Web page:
Real Estate Journal — DelMarVa — September 14 - 27, 2018 — 21A
M id A tlantic
D el M ar V a
By Ari Azarbarzin, Greysteel Baltimore State of the Market
the Bank of America Building at 100 S. Charles St., which will bring an additional 800 jobs to Downtown Baltimore. • Denmark-based Pandora Jewelry has chosen tomove its American Headquarters from suburban Howard County to 250 W. Pratt St. in Downtown Baltimore. The building is un- dergoing a $6 Million renova- tion to the lobby, second floor, and public outdoor space as part of the migration. Promoting Baltimore is not solely a private sector under- taking. The City’s Mayor, Catherine Pugh has been a
altimore seems to be suffering froman iden- tity crisis. Depend-
enjoyed a number of key eco- nomic wins, both in bringing new jobs to the city, while also retaining notable employers. Below are job updates of note. • Buffalo, NY- based M&T Bank, the largest corporate sponsor of the NFL’s Balti- more Ravens and owner of the team’s stadiumnaming rights, has signed a 15-year lease at 25 S. Charles St. with two additional five-year renewal options. M&T Bank will oc- cupy six full floors at the glass building, encompassing a total of 155,000 s/f of office space. • Medifast has left its former
office in Owings Mills, and mov- ing to the elegant downtown neighborhood of Harbor East. The publicly traded nutritional and weight loss company has more than 160 employees and will occupy 51,000 s/f in its new home. • T. Rowe Price announced it will remain at its current Downtown Headquarters lo- cated 100 E. Pratt St., through 2027, demonstrating the in- vestment firm’s renewed com- mitment to Baltimore. • America’s 4th Largest Investment Bank, Morgan Stanley will lease 57,000 s/f at
tireless advocate for Balti- more meeting not only with business leaders, but also most recently, touring 15 other mayors through the City. She in conjunction with Maryland’s Governor Larry Hogan worked extremely hard, albeit in a failed to attempt to woo Amazon and land HQ2. With the Amazon pursuit firmly in the rear- view mirror, this renewed union of private and public cooperation bodes well for the economic future of Baltimore. Ari Azarbarzin is a direc- tor at Greysteel.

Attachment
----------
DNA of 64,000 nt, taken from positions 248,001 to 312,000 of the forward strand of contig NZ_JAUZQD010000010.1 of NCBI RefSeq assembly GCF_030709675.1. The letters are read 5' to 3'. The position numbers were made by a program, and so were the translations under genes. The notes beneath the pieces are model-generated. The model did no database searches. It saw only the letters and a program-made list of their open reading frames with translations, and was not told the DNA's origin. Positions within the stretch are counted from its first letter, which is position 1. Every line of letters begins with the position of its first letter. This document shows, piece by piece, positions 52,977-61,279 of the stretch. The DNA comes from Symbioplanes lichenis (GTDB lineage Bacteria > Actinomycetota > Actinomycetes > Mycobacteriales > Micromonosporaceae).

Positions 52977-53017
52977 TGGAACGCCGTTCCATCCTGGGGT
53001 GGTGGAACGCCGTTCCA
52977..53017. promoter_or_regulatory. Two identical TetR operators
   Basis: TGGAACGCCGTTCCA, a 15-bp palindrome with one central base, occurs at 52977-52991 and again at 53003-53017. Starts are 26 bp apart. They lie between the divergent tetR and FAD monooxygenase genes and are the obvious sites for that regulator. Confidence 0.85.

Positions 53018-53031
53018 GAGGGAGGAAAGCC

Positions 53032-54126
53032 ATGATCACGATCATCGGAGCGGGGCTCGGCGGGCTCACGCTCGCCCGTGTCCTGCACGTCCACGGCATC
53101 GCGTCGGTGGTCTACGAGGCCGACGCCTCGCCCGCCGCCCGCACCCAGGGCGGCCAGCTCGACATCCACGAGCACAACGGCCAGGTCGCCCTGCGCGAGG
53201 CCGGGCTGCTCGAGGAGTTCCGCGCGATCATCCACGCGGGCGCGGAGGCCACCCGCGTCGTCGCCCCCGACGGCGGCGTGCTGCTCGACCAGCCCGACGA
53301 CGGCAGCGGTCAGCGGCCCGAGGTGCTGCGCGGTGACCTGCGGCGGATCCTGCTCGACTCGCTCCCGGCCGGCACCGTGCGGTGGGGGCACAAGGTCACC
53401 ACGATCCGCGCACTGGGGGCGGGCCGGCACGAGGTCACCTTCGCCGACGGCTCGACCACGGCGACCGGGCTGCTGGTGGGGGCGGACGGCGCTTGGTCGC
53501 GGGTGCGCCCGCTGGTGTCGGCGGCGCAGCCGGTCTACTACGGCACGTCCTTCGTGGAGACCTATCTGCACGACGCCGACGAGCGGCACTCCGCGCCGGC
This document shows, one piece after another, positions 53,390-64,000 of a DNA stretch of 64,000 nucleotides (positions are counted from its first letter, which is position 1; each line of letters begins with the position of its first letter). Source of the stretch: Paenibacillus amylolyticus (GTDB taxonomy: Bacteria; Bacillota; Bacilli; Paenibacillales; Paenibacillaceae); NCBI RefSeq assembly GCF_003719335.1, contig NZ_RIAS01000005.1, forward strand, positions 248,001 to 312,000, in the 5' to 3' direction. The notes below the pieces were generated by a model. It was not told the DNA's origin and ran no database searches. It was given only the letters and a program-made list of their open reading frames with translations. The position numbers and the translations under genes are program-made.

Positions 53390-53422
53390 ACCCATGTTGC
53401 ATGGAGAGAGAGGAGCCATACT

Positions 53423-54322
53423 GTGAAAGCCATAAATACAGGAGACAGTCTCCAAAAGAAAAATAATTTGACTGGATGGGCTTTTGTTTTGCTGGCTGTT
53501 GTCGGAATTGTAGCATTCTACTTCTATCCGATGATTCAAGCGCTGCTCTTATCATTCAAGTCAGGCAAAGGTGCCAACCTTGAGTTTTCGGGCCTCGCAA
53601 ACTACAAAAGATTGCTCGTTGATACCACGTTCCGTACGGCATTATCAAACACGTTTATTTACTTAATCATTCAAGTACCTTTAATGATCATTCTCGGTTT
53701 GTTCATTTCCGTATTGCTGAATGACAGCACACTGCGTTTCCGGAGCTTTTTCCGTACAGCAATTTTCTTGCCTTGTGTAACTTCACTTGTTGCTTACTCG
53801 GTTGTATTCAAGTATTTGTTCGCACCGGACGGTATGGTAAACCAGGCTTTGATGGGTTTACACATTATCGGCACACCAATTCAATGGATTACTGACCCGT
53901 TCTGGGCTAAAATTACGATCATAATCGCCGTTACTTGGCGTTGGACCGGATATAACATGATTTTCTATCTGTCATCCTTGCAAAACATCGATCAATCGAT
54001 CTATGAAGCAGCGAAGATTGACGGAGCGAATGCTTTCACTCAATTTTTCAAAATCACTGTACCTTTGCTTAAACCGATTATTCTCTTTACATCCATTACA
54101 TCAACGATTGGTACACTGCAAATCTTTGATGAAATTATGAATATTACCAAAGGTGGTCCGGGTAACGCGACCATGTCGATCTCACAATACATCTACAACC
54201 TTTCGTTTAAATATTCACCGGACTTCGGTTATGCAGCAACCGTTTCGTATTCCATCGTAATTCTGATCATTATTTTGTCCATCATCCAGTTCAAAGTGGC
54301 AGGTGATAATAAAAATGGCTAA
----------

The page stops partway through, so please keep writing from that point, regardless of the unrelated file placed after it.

ing on whom you ask or what news sources you c o n s u m e , you could de- rive two very d i f f e r e n t conclusions about Mary-
land’s largest city. For ex- ample, in January 2018, Bal- timore was named amongst The New York Times “52 Best Places to Visit” while the very next month, USA today labelled it “America’s Most Dangerous City.” Despite the mixed reviews, Charm City has much to be optimistic about as we enter the fourth quarter of 2018. Historically a second- tier market relative to its neighbors Philadelphia and Washington D.C., Baltimore has been lifted by its afford- able housing stock and robust employment strength powered by a plethora of institutions of higher learning and medical facilities, more colloquially known as The “Meds” and “Eds” Market. Most readers will be surprised to learn that in the most recent U.S. News Report of “Best Hos- pitals in Maryland”, all ten of the top ten hospitals were in the Baltimore Region and the top three were located in Baltimore City. These hid- den assets create a “brain gain” rather than brain drain, and stimulate significant job growth which in turn expands other sectors such as the financial services and retail. Baltimore has recently Divaris leases space in Virginia Beach to Shake Shack Burgers VIRGINIA BEACH, VA — Divaris Real Estate, Inc. (DRE) announced the comple- tion of a retail lease with New York’s iconic burger, hot dog and frozen custard stand, Shake Shack for 3,403 s/f of retail space in the Columbus Village Shopping Center in the Town Center of Virginia Beach. The Divaris leasing team of Sezin Cortinas, Ger- ald Divaris, and Erica Ror- rer represented the landlord in the lease negotiations.
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